Royal Danish Academy of Fine Arts
The Royal Danish Academy of Fine Arts (Danish: Det Kongelige Danske Kunstakademi) has provided a practice-oriented complement to the scholarly investigation of the arts carried out at Danish universities for more than 250 years, playing a crucial part in the development of the distinctive tradition of the art of Denmark.
Its name was changed to the Royal Danish Academy of Painting, Sculpture, and Architecture in 1771. At the same event, Johann Friedrich Struensee introduced a new scheme in the Academy to encourage artisan apprentices to take supplementary classes in drawing so as to develop the notion of "good taste". The building boom resulting from the Great Fire of 1795 greatly profited from this initiative.
In 1814 the name was changed again, this time to Royal Danish Academy of Fine Arts. It is still situated in its original building, the Charlottenborg Palace, located on the Kongens Nytorv in Copenhagen. The School of Architecture has been situated in former naval buildings on Holmen since 1996.
The Academy is the oldest and most renowned place of higher learning in Denmark where art and research within the theoretical and technological areas are bound together. It is significantly larger and better funded than the Jutland Art Academy and Funen Art Academy, which offer similar programs.
The main objective is to teach and conduct research within the creative arts (painting, sculpting, architecture, graphics, photography, video, etc.) and in the theoretical and cultural historical disciplines.
The Royal Danish Academy of Fine Arts is under the administration of the Danish Ministry of Culture,Which has the oldest independent school of architecture in the world and one of the most prestigious and competitive in the world.
The Royal Danish Academy of Fine Arts, Schools of Architecture, Design and Conservation (Danish: Det Kongelige Danske Kunstakademi) was founded over 250 years ago, in 1754 as ’The Royal Danish Painting, Sculpture and Building Academy’ in honour of the 31st birthday of the King Frederik V. The Academy’s School of Architecture offers education in the fields of architectural design and restoration, urban and landscape planning and industrial, graphic and furniture design. The School has nine study departments, four research institutes and six affiliated research centres. The undergraduate course, leading to the Bachelor of Architecture diploma, lasts three years while the Master of Arts in Architecture is a two-year graduate course. Notable Danish architect Arne Jacobsen, a major influence behind the Architectural Functionalism, studied at the Academy, as did Bjarke Ingels, the rising star in the world of architecture and design. In 2011, the Wall Street Journal named Ingels the Innovator of the Year for architecture.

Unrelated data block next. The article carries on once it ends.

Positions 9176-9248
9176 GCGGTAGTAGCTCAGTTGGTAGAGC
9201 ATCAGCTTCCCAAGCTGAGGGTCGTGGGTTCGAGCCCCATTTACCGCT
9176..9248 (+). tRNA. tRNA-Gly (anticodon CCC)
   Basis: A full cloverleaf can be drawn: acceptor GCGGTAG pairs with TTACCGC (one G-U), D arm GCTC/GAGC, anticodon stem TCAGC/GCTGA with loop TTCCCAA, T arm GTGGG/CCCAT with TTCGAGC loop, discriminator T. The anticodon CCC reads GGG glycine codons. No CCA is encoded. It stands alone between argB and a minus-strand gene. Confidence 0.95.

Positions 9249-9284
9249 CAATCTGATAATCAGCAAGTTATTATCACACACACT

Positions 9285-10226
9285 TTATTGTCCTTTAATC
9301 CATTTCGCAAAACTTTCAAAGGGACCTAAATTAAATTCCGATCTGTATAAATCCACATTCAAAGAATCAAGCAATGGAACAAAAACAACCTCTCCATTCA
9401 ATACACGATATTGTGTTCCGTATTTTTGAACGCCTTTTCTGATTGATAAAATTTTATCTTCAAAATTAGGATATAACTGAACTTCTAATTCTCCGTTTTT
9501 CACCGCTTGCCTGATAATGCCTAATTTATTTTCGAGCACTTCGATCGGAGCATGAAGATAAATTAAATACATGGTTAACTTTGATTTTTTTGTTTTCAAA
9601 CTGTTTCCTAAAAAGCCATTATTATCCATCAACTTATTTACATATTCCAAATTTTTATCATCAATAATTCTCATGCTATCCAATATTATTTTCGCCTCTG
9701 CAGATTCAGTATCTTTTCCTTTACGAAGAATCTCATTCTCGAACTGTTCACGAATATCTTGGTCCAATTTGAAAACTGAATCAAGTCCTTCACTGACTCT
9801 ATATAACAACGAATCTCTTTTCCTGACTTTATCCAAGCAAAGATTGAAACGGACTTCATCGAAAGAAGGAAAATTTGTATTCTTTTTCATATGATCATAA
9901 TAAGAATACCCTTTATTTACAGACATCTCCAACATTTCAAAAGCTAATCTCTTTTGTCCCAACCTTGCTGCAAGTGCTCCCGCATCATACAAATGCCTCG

- Kunstakademiets Billedkunstskoler, The School of Visual Arts
- Kunstakademiets Arkitektskole, The School of Architecture
- Kunstakademiets Designskole, The School of Design
- Kunstakademiets Konservatorskole, The School of Conservation
- Det Kongelige Akademi for de Skønne Kunster
Notable alumni and faculty
The School of Visual Arts
The School of Architecture
- Jan Gehl
- Knud Holscher
- Bjarke Ingels
- Arne Jacobsen
- Finn Juhl
- Kaare Klint
- Henning Larsen
- Alex Popov
- Steen Eiler Rasmussen
- Verner Panton
- Johann Otto von Spreckelsen
- Magnus Steendorff
- Lene Tranberg
- Jørn Utzon
- Kristian von Bengtson
List of directors of the Royal Academy Schools
Thorvaldsen's studio at Charlottenborg, painted by Johan Vilhelm Gertner while he was still a student at the Academy (1836)
Notes and references
- "Højbro Plads". Golden Days. Retrieved 2010-07-21.